Ice, ice baby!

Ice, ice baby!

Ice, ice baby!
Tawa ice cream? What on earth is that?"
"You'll see", came the smug reply.
The tawa turned out to be a large square sheet of stainless steel fitted on top of a refrigeration unit, the whole thing looking a lot like your typical ice cream cart. The vendor poured a dash of milk and our choice of guava flavouring onto the tawa and used a spatula to spread it into a thin sheet, exactly like a paper dosa. A mere few seconds to freeze, a quick scrape-off-and-repeat to break up ice-crystals, then a steady hand with the spatula to loosen the ice-cream off the tawa in strips, rolling them up as he went along.

Paper thin rolls in a delicate petal pink, dusted with chilli powder, this was nostalgia in a paper cup, reminiscent of a juicy, ripe guava. Deftly quartered and seasoned with a mix of chilli powder and salt, it was the perfect accompaniment on the walk home from school.

Cold comfort

And just like that, Pune vaulted a few spots up the street food index. The city seems to be a harbinger of ice cream change. More than a decade ago, the city had given me a taste of flavours I had never before encountered in ice cream form - custard apple, jackfruit, tender coconut, chikoo, watermelon, etc. And it was no fancy salon, but an unassuming outlet tucked away in a narrow street. These were the early days of a chain that has since taken several cities by storm, and is now well-known for their all-natural Indian flavours.

Reinvention is a tame word for what's happening in the food and beverage industry. This holds true for ice cream too, itself a revolutionary creation for its time. History has not come to a consensus, but the earliest version of ice cream appears to have been consumed in China. From there to the Persians and Arabs, who made syrups chilled with snow, and called them sharbat.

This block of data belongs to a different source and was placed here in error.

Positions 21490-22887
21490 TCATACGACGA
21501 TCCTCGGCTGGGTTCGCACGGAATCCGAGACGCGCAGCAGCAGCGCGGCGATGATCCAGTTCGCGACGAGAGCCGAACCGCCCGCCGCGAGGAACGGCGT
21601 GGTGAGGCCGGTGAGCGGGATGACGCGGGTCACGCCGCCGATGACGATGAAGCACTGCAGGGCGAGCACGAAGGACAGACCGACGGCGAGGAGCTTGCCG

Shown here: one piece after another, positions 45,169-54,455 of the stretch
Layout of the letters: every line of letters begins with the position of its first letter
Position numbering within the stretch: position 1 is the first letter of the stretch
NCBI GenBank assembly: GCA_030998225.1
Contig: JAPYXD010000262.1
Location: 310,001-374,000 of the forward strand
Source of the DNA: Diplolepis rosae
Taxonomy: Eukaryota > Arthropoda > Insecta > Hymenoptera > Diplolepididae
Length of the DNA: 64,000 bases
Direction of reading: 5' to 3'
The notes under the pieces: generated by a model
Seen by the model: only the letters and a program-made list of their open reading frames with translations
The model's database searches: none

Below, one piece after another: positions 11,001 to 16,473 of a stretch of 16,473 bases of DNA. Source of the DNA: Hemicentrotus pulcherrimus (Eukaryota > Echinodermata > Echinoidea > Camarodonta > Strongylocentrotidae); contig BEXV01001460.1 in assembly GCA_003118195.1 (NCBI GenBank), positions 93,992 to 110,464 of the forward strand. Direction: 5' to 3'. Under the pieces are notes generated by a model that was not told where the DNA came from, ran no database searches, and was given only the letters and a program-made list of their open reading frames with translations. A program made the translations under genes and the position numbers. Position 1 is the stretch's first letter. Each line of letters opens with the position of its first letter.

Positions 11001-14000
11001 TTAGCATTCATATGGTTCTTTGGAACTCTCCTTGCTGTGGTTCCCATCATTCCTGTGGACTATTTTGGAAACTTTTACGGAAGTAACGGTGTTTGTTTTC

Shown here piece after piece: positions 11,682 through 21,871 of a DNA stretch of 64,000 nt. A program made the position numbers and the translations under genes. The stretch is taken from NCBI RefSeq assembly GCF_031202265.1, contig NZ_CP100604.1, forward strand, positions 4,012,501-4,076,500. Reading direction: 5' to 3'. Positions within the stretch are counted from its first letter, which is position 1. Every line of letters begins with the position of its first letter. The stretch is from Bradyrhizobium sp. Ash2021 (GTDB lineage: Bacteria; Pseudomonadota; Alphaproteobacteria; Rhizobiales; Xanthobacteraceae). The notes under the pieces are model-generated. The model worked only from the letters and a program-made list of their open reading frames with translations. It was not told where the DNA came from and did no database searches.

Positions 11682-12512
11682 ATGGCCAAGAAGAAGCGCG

Ice creams are not new to India. Most pre-millennials will associate summer holidays with kesar-elaichi-flavoured kulfi. If you were one of the lucky ones, your mother made these at home. We might add kulfi to the list of all things quintessentially Indian, but we have the Mughals to thank for bringing it to India. Today, India is one of the largest producers of ice cream in the world, unsurprising considering that we are one of the top producers of both milk and sugar.

The varieties available, though have changed over the years. A budget option for cash-strapped school children was the popsicle or ice-lollies, as they were called. For the princely sum of Rs 1, we got flavoured ice in attractive colours squeezed into long, narrow plastic envelopes, to be sucked on before it melted. It was also presumably a more hygienic alternative to the expressly forbidden golas sold by street vendors.

Down memory lane

Then there were the ice cream cones and softies. The cone itself was believed to be the brainchild of a quick-thinking gentleman named Ernest M Hamwi, who sold wafer-like Persian pastries at a fair in St Louis, US. When the ice cream seller at a neighbouring stall ran out of dishes, Hamwi rolled up a pastry, put a scoop of ice cream in it and called it a 'cornucopia'.

Other inventive minds added assorted ingredients like nuts and fruits to a bowl of ice cream, and the sundae was born. With exciting creations like the banana split and mixed fruit specials, this also marked the beginning of a transition. Adults, for whom ice cream had been a guilty pleasure until then, began to consume ice cream more often.

And yet, there was a time when you could ask someone what their favourite flavour was and the answer would most likely be vanilla, chocolate or strawberry. Things aren't quite so simple anymore. Preity Zinta prompted an entire generation to go looking for "Ben and Jerry's Belgian Dark Chocolate". And it's not just pregnant women who have such precise cravings. Haritha, a Bengaluru-based techie, says of her friend Jayan, "I have never seen anyone who can polish off six bars of Magnum Almond in one
hour. And then contemplate one more."

That said, the flavours du jour are minimalism and innovation. Cold-stone ice-cream is a successful example of innovative presentation. Once customers pick their flavour, they can watch as nuts and other add-ins are folded into the ice-cream on a cold granite slab.
Ice cream also comes to the rescue of many a dinner party host or hostess. Serve as-is or dress it up with a drizzle of chocolate sauce and a sprinkling of nuts, and even the most picky eater is happy. And therein lies a great truth; ice cream makes us happy. Who knew that the secret to happiness was in such easy reach? All we had to do was open the fridge.

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